Now we need to work with the bank on getting lending restarted.

Bhalchander

 

 

 

 

The final shape of  the regulations are likely to emerge by the end of March as per the regulator - http://www.business-standard.com/india/news/decisionmfi-regulation-...

 

Will have more updates soon.

 

Bhalchander

Bhalchander, in your other post you included this question: Is the external investor driven profit-maximizing approach appropriate for solving complex problems such as poverty?

Can you clarify UP's policy regarding MFIs with a "profit-maximizing approach"? Ajiwika is not for-profit is it?
Ajiwika is a not-for-profit. However they will be transforming into a Non Banking Finance Company (NBFC) and a for-profit legal form in the future. Being a NBFC they can get equity from social investors and also give social returns to investors. Having equity will also increase the Bank's comfort in lending to an MFI, so equity is important.

An organization called Dia Vikas which is a social investor agreed to became an investor in Ajiwika after we started proving guarantee support to Ajiwika. Our guarantee support was a catalyst in helping Ajiwika get investment from the right kind of investor.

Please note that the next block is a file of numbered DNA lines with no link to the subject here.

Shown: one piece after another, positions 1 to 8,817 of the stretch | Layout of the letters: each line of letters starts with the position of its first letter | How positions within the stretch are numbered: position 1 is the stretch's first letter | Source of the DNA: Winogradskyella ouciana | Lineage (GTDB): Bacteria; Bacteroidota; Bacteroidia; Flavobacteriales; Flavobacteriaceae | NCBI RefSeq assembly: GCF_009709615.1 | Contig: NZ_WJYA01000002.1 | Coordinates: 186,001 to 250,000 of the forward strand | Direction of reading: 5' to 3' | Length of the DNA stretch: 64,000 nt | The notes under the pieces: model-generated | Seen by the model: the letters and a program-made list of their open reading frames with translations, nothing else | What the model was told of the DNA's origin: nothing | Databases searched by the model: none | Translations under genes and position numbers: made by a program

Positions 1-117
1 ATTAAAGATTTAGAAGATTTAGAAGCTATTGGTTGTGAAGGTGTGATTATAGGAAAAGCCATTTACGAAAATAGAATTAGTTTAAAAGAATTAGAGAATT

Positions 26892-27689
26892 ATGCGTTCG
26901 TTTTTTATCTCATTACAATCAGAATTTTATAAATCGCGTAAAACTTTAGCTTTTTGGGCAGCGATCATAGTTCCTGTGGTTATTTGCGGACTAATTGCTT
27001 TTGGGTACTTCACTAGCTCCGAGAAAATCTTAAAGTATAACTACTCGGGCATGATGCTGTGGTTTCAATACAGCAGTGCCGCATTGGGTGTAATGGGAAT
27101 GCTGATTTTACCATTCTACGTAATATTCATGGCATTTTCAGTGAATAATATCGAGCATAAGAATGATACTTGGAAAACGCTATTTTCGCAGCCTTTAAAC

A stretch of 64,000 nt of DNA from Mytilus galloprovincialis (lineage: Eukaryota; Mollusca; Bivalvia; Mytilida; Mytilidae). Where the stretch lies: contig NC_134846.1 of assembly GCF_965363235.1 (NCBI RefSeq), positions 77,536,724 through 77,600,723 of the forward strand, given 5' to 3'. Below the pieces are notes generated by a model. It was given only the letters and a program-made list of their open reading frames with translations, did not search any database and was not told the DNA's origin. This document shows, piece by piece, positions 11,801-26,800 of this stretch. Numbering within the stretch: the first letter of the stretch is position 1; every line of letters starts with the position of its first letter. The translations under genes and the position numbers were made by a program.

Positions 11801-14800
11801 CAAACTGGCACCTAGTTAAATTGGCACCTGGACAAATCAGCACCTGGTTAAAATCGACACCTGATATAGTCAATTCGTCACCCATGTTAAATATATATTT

Dia-Vikas is the Indian arm of Opportunity International Australia. ( http://www.dia-vikas.org/, http://diavikas.org/modules/user/partnerDetails.php?partnerId=37&am...). From what I have gathered from Dia-Vikas over a phone conversation, if they invest in a for profit entity their goal is capital ( equity) preservation and not profit maximization.

You will also find Prayas ( the second MFI we planned to sign up) in the list of Dia-Vikas's partners - http://diavikas.org/modules/user/partnerDetails.php?partnerId=38&am...).

Hope this helps.

Bhalchander